Constitution of Estonia is the fundamental law of the Republic of Estonia and establishes the state order as that of a democratic republic where the supreme power is vested in its citizens. The first Constitution was adopted by the freely elected Estonian Constituent Assembly on 15 June 1920 and came into force on 21 December 1920. Heavily amended on 24 January 1934, following a referendum in 1933, it was in force until the second Constitution was enacted on 1 January 1938. It remained in force, de facto, until 16 June 1940, when the Soviet Union occupied Estonia and, de jure, until 28 June 1992, when the fourth and current Constitution of the Republic of Estonia was adopted by referendum.
The first Constitution was a reflection of Jean-Jacques Rousseau's idea of national sovereignty. Power was split between the judiciary, the executive and the legislature according to the principles of Montesquieu. The Constitution provided for a high degree of public initiative and for referendums. Despite the Constitution being modelled upon Montesquieu's ideas, there was an imbalance in the distribution of power. The document was radically parliamentarian, vesting the single-chamber Riigikogu with extensive power over the executive and the judiciary, leading to instability and frequent changes of government. A State Elder, a post equivalent to that of president, served as both head of state and head of government.
Due to chronic government instability (18 governments headed by 10 State Elders), attempts were made to redraft the Constitution. In a referendum held in 1932, voters rejected two proposed drafts of a new Constitution, but a constitutional amendment, proposed by the populist Estonian War of Independence Veterans' League or Vaps Movement was adopted in a referendum in 1933 and came into force on 24 January 1934. This amendment, which vested broad powers in the State Elder while reducing the size and power of the Riigikogu, had such a vast impact on the governing system that it is frequently mistaken for a new constitution in its own right. The State Elder had the power to issue decrees with the force of law. In order to prevent the Vaps Movement coming to power under this new Constitution, Konstantin Päts, who was serving as "Prime Minister in Duties of the State Elder" pending elections, seized power in a bloodless coup d’etat on 12 March 1934. Believing that the amended constitution was too authoritarian, Päts pressed for the adoption of a new Constitution.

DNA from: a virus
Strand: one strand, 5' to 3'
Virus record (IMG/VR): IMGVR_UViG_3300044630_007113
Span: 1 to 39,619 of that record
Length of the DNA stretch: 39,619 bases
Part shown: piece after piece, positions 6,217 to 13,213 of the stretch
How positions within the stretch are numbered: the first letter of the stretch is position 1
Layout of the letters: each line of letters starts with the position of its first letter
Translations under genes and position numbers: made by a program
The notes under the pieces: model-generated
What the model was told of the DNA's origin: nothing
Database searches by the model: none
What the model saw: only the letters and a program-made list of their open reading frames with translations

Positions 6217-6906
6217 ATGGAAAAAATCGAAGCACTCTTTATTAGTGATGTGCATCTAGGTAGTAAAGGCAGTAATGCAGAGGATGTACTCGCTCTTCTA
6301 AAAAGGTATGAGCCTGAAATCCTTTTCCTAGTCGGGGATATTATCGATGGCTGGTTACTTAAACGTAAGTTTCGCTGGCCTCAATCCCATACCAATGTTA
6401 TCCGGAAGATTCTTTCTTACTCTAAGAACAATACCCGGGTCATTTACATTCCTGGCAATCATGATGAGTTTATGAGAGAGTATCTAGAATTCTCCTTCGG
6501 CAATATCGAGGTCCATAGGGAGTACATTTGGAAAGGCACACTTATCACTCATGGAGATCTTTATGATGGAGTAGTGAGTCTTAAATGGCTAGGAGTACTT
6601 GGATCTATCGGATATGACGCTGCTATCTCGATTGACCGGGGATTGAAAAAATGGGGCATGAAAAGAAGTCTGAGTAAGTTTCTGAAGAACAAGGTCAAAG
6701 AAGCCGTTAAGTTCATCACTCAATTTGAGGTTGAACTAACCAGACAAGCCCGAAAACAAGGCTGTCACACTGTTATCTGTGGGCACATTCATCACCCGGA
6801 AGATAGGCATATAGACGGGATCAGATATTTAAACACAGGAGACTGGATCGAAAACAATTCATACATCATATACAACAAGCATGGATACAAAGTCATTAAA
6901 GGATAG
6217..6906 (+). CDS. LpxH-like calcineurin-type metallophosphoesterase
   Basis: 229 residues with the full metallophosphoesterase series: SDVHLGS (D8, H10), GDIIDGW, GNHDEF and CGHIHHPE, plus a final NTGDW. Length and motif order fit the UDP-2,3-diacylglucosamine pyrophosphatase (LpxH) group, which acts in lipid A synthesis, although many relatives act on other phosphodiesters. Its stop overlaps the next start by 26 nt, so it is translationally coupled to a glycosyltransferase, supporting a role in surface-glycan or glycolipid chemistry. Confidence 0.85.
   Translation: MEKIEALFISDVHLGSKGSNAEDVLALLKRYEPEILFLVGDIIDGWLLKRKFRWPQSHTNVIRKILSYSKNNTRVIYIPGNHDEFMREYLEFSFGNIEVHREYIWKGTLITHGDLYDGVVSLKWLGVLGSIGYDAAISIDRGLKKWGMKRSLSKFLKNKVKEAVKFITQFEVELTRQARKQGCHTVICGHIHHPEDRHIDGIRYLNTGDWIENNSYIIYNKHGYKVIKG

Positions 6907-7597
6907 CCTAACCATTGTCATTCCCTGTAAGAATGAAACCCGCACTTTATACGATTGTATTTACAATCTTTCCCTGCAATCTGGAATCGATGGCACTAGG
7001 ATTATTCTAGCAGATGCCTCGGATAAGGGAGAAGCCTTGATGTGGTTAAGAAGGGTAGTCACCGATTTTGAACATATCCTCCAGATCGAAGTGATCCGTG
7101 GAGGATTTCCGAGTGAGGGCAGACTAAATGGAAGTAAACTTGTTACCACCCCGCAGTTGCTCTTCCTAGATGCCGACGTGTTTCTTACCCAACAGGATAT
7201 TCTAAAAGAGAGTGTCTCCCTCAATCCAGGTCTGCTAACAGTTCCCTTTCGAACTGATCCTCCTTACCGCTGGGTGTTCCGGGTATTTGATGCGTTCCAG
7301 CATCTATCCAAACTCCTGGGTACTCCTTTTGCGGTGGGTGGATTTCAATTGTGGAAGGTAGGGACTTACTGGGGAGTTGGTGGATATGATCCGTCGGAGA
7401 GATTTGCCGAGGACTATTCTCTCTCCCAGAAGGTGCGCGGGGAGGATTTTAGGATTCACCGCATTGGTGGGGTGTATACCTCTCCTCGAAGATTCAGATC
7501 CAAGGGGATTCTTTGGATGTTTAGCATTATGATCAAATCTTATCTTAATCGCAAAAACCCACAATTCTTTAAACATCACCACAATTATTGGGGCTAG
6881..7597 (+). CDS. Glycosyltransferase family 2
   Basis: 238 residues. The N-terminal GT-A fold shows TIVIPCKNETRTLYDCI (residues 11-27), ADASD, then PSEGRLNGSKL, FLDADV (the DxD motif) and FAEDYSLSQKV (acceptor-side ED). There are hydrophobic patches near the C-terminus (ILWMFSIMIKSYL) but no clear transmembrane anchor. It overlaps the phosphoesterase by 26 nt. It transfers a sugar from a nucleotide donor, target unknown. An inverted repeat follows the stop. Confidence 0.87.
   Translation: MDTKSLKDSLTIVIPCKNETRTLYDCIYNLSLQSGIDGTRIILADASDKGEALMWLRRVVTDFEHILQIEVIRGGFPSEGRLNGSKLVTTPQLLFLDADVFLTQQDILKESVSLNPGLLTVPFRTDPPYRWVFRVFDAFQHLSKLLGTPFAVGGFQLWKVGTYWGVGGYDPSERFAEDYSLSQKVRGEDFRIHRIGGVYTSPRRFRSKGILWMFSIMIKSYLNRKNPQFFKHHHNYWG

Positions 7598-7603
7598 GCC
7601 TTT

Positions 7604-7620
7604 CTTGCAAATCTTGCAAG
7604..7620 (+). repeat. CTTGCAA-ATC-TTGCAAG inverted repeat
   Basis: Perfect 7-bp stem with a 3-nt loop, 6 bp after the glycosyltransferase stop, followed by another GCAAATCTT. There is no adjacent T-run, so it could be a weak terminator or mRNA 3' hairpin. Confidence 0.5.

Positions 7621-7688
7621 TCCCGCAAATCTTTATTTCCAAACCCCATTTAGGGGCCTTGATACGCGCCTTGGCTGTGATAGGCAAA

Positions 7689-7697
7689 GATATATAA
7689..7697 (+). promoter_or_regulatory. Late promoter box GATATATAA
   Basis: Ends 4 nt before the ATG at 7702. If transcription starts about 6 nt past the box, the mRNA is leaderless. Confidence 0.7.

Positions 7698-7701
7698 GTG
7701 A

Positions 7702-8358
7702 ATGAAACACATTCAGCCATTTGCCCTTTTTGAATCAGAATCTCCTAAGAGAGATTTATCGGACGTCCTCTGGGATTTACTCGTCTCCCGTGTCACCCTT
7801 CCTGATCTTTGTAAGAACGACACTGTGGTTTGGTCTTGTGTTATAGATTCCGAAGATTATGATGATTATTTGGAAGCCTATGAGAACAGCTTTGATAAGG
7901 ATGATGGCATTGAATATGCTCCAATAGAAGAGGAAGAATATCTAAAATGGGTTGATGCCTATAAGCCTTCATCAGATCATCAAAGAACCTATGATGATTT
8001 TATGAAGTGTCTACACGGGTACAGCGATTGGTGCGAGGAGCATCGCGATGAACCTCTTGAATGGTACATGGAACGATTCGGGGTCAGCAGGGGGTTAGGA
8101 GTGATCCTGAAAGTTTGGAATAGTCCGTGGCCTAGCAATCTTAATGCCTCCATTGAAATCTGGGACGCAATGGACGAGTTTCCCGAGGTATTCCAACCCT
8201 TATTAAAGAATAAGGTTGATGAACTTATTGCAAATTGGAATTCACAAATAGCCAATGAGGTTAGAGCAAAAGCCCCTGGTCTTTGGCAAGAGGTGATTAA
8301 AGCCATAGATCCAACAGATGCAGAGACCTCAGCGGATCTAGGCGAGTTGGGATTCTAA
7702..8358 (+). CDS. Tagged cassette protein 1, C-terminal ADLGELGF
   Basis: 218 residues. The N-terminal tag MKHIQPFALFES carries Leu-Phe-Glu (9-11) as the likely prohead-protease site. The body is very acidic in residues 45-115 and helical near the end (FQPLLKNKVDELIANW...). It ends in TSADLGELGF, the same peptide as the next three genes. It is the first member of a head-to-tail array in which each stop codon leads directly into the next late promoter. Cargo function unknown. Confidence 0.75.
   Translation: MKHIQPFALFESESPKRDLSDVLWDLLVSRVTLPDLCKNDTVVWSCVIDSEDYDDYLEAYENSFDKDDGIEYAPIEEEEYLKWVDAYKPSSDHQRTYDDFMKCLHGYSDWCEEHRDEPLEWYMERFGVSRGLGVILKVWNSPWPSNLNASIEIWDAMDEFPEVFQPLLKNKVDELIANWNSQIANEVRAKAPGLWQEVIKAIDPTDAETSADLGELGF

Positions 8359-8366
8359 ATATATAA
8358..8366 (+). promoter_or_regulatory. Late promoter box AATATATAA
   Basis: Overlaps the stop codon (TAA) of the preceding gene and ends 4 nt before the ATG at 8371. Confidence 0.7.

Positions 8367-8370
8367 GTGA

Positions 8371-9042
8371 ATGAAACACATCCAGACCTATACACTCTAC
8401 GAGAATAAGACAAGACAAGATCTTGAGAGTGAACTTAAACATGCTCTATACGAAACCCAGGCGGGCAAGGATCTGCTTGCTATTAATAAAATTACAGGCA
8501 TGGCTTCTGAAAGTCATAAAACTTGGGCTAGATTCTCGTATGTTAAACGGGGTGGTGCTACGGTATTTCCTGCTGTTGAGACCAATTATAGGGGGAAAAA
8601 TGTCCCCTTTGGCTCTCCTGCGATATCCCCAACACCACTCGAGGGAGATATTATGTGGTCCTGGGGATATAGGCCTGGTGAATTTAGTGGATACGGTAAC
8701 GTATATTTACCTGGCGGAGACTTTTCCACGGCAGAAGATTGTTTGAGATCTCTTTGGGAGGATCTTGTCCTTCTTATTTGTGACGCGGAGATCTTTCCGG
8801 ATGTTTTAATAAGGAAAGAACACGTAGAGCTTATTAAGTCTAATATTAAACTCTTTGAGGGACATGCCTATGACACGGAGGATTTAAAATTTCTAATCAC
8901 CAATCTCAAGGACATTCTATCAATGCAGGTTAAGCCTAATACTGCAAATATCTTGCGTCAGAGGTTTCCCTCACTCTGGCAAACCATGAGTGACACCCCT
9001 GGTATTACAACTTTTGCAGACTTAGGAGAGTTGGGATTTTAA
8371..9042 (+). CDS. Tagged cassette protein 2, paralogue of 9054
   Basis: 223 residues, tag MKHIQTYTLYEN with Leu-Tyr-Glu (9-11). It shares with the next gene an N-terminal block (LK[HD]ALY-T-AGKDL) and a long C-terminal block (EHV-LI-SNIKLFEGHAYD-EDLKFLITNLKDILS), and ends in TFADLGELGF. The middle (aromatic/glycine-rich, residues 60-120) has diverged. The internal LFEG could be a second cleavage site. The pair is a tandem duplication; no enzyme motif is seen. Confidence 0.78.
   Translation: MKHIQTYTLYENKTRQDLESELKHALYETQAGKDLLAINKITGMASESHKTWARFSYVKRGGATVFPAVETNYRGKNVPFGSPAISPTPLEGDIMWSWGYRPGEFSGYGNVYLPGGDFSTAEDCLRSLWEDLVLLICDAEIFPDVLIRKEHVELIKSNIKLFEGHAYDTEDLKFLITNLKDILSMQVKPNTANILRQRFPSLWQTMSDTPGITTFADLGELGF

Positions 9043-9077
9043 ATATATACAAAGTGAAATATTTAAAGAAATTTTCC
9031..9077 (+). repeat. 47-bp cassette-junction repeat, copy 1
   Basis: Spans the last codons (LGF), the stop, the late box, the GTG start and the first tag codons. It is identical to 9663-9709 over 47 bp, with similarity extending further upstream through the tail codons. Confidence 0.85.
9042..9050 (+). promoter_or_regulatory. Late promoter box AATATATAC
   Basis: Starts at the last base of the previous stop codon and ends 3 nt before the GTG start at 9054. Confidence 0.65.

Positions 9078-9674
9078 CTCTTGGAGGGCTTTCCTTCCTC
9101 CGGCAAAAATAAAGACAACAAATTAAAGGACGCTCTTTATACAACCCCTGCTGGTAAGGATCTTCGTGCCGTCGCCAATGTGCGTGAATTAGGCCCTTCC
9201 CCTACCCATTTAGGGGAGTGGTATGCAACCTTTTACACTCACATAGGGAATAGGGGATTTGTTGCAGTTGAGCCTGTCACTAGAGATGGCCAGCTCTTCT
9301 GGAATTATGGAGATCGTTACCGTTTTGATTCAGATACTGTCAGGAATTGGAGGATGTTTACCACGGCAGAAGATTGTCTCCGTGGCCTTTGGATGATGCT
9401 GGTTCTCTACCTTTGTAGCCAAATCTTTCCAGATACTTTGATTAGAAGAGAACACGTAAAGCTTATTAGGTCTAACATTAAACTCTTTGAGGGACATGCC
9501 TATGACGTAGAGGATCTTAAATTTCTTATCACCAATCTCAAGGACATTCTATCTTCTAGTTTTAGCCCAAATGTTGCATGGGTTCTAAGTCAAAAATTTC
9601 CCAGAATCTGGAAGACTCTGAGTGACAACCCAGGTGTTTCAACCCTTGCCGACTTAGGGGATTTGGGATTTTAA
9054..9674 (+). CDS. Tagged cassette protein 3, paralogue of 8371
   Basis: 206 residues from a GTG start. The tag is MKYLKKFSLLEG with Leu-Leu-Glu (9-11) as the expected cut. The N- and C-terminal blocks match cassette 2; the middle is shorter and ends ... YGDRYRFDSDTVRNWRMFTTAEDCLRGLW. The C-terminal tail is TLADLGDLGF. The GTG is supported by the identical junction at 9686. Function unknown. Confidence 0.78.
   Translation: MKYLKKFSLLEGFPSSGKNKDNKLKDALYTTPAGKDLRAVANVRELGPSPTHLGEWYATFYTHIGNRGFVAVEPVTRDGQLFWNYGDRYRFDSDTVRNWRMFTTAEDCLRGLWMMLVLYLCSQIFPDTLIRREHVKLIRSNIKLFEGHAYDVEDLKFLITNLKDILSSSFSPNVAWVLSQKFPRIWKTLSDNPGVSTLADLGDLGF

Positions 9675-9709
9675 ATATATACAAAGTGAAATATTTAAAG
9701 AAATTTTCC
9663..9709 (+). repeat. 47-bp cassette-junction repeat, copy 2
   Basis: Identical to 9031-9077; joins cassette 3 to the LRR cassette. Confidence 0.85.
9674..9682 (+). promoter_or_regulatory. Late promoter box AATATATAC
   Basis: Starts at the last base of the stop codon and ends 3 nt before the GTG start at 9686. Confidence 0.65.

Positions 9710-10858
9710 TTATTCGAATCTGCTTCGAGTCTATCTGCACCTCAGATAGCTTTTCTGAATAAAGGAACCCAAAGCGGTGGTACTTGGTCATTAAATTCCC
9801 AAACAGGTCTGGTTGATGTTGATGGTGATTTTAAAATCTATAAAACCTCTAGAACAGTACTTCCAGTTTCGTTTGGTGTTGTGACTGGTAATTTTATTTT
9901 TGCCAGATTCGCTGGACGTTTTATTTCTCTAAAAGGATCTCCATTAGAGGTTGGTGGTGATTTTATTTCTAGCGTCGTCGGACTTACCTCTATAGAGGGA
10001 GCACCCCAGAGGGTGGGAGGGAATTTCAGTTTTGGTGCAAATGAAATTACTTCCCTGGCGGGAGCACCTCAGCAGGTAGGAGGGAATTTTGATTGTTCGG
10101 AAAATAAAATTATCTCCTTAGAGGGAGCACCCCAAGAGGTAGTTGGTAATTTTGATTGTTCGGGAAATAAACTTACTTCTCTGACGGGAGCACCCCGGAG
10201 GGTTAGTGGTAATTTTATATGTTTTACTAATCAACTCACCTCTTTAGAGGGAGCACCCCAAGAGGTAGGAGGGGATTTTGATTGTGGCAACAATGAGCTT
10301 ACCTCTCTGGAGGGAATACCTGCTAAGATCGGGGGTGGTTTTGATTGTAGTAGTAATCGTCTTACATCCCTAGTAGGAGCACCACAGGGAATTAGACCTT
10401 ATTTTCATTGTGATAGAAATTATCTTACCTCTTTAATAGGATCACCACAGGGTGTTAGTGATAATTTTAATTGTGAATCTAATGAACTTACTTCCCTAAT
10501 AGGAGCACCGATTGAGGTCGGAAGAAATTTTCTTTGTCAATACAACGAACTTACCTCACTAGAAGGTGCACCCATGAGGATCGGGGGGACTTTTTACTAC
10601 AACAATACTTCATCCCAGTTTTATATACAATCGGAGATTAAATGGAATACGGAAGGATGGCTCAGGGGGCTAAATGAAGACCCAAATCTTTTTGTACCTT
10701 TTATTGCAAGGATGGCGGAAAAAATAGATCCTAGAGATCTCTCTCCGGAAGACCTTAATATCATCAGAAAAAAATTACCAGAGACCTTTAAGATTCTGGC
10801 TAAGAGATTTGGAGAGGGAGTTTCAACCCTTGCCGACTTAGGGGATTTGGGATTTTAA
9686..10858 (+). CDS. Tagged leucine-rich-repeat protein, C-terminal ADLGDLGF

In 1936, a referendum approved the formation of a National Assembly to draft a replacement document. This Constitution, which came into force on 1 January 1938, created a bicameral National Assembly, consisting of the Chamber of Deputies and the National Council. The National Council, which was to review and ratify legislation from the Chamber of Deputies, consisted of representatives from local government, professional and vocational bodies, and high officials, while the Chamber of Deputies was directly elected by the people. The head of state was given the title of "President"; he was no longer directly elected by the people, but instead was chosen by an electoral college consisting of both chambers of the National Assembly and additional representatives of local government. The President was vested with fairly broad powers, but was somewhat less powerful than the State Elder under the 1934 amendments.
A Soviet-style "constitution" was introduced illegally, not having been subjected to referendum as required by the third Constitution, by a Soviet-backed puppet government on 25 August 1940. It was based on the 1936 Soviet constitution. The Soviet Estonian 1940 constitution was replaced by another constitution in 1978, based on the 1977 Soviet constitution.
The present Constitution was enacted after a referendum on 28 June 1992. It incorporates elements of the Constitutions of 1920 and 1938. While retaining the presidency created in 1938, it restores the unicameral legislature established in 1920. It explicitly asserts its continuity with the Estonian state as it existed between 1920 and 1940, and thus provides a restitutive basis for Estonia’s independence. Like the 1920 Constitution, the head of state—titled as President after some debate about restoring the old title of State Elder—is a largely ceremonial post. However, like the 1938 Constitution, the government is headed by a separate Prime Minister.
The current Constitution contains a preamble and several chapters. The Preamble reads:
The current Constitution contains fifteen chapters.
See also: Constitutional Pilsener
For the celebrations of the fifteenth anniversary of the current Constitution, A. Le Coq produced a new brand of beer, the Constitutional Pilsener (Estonian: Põhiseaduse Pilsner) in cooperation with the Estonian Ministry of Justice.